The suspect is a graduate student at Washington State University's Pullman campus, where he keeps an apartment residence and office. He completed his first semester as a Ph.D student in the university's criminal justice program in December, the university said in a statement. WSU's Pullman campus is located less than 10 miles from that of University of Idaho in Moscow.

The suspect's family released a statement on Jan. 1, stating that they "have fully cooperated with law enforcement agencies in an attempt to seek the truth and promote his presumption of innocence rather than judge unknown facts and make erroneous assumptions."

The school's police department assisted Idaho law enforcement officials in the execution of search warrants at the suspect's apartment and office on Friday morning, WSU said.

"On behalf of the WSU Pullman community, I want to offer my sincere thanks to all of the law enforcement agencies that have been working tirelessly to solve this crime," said Elizabeth Chilton, chancellor of the WSU Pullman campus. "This horrific act has shaken everyone in the Palouse region."

A person with the same name also is shown as having received a master's degree in criminal justice from DeSales University this past year, online records show.

This photo provided by Monroe County Correctional Facility in Pennsylvania shows Bryan Kohberger.
/ Monroe County (Pa.) Correctional Facility via AP
Monroe County (Pa.) Correctional Facility via AP
This photo provided by Monroe County Correctional Facility in Pennsylvania shows Bryan Kohberger.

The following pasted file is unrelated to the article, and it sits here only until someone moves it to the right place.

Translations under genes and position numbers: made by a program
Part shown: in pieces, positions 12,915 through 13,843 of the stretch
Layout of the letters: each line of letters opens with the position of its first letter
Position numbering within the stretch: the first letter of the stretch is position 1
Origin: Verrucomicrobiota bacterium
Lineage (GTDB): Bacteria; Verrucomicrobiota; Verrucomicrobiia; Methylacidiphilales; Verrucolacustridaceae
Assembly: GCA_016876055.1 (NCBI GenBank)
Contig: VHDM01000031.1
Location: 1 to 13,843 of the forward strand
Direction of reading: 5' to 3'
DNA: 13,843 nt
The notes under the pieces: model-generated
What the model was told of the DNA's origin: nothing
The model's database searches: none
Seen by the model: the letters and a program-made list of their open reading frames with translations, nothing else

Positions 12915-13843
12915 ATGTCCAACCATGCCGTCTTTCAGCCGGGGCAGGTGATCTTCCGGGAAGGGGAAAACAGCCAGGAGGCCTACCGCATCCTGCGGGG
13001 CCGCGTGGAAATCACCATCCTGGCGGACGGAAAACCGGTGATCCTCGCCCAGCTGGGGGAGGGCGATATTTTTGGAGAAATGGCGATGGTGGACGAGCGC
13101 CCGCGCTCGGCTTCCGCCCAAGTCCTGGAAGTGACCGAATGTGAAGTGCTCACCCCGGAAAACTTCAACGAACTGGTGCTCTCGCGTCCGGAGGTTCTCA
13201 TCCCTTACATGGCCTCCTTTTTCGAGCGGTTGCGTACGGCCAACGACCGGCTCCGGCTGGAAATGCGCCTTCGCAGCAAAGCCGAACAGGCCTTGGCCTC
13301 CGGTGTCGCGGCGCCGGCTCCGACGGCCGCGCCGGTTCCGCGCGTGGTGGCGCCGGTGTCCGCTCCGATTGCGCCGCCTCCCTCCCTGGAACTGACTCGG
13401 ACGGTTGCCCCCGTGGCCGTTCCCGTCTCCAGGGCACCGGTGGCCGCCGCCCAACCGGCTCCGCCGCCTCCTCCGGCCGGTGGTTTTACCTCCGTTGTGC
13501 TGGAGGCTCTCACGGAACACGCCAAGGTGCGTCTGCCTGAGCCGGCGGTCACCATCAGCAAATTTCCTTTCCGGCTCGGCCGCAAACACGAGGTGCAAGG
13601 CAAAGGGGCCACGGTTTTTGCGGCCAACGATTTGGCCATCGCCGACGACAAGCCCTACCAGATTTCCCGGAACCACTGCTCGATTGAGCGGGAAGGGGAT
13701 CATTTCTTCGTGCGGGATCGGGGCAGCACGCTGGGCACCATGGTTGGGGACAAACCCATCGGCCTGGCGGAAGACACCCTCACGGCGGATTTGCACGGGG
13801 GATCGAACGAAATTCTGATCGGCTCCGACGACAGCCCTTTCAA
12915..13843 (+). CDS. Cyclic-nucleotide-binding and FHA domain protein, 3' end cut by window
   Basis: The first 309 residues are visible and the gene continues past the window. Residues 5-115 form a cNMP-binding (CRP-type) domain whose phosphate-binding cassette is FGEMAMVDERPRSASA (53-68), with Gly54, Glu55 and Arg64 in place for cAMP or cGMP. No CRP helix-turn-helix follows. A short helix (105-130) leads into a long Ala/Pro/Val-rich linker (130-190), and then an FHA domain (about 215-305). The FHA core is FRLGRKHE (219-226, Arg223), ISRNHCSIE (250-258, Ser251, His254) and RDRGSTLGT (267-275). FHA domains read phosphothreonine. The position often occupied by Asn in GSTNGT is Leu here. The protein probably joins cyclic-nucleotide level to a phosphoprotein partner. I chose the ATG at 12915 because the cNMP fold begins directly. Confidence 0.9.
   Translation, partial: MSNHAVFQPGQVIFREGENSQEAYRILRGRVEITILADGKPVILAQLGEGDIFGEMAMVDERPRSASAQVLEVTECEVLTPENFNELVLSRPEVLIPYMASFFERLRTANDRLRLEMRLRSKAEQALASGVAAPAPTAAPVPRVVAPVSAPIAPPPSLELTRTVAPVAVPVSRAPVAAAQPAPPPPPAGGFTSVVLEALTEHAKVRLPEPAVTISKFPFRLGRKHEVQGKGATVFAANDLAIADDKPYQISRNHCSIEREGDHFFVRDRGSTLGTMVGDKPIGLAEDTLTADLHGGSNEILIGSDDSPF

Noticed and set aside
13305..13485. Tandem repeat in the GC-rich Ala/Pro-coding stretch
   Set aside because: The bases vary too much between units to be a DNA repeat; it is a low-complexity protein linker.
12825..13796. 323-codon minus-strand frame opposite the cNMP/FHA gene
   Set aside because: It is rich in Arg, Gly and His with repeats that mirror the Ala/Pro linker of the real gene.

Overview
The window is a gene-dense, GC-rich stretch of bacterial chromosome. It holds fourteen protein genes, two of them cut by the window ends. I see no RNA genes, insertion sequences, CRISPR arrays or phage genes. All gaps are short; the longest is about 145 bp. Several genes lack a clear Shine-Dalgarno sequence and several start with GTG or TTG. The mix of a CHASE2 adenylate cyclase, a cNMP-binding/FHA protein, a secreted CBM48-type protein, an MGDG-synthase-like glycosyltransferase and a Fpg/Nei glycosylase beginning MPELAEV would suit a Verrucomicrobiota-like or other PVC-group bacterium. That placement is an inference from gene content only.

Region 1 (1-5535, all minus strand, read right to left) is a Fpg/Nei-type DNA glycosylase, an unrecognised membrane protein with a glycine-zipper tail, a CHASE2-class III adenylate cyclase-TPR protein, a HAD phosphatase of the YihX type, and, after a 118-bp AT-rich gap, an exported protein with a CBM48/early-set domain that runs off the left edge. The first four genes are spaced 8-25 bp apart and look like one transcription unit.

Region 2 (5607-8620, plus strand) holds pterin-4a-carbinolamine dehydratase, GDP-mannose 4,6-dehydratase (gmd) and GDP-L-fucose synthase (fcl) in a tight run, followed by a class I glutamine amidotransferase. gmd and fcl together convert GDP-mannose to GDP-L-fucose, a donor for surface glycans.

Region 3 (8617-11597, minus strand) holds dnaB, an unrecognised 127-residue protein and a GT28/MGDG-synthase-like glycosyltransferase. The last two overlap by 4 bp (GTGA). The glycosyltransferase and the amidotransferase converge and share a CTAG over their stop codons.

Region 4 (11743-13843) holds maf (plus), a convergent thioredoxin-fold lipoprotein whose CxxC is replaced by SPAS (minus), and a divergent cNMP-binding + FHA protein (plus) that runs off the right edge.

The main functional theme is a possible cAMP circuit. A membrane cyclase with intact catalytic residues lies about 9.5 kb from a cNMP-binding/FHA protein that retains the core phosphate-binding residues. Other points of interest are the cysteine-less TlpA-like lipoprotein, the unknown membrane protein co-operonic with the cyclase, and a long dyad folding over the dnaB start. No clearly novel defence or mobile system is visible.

It's taken weeks for the authorities to arrest a suspect

The stabbing deaths bewildered police, who were unable to arrest a suspect for weeks. The case also attracted online sleuths as the authorities remained tight-lipped on details of the investigation, as member station Boise State Public Radio notes.

"It is a complex and terrible crime and it will take some time to resolve," Moscow Police Chief James Fry said at a Nov. 20 press conference, one week after the incident.

But as weeks dragged on, people grew restless. On Nov. 28, Idaho Gov. Brad Little allocated $1 million in state emergency funds to help the investigation.

The local authorities also had help from the FBI, who assigned 44 people to the case, the Idaho State Police, which enlisted 15 troopers, and 20 more investigators, according to The Associated Press.

On Dec. 7, the Moscow police department asked the public for help identifying a white sedan previously spotted near the off-campus home.

The police department said on Thursday that it is still working through more than 9,025 emailed tips, 4,575 phone tips, 6,050 digital media submissions, and 300 interviews.

"Whether you believe it is significant or not, your information might be one of the puzzle pieces that help solve these murders," the police department said in a post on Facebook.

The university's campus remains shaken

The slayings have shaken the small University of Idaho community. After Thanksgiving break, many of the 9,000 students enrolled at the school didn't return to campus. The university has told its faculty to be flexible with its students, with some professors opting for optional and virtual sessions or canceling classes and finals altogether.

In December, students and alumni held a candlelight vigil honoring the four slain victims, both on the main campus and at University of Idaho satellite campuses.

"We never lost faith that this case would be solved, and we are grateful for the great work of the Moscow Police department, and their law enforcement partners," University of Idaho President C. Scott Green said at the Friday press conference.

Copyright 2023 NPR. To see more, visit

Corrected: December 30, 2022 at 10:00 PM MST
This story has been modified to make it clear a murder weapon has not been found.
Giulia Heyward
Giulia Heyward is a weekend reporter for Digital News, based out of New York. She previously covered education and other national news as a reporting fellow at The New York Times and as the national education reporter at Capital B News. She interned for POLITICO, where she covered criminal justice reform in Florida, and CNN, as a writer for the trends & culture team. Her work has also been published in The Atlantic, HuffPost and The New Republic.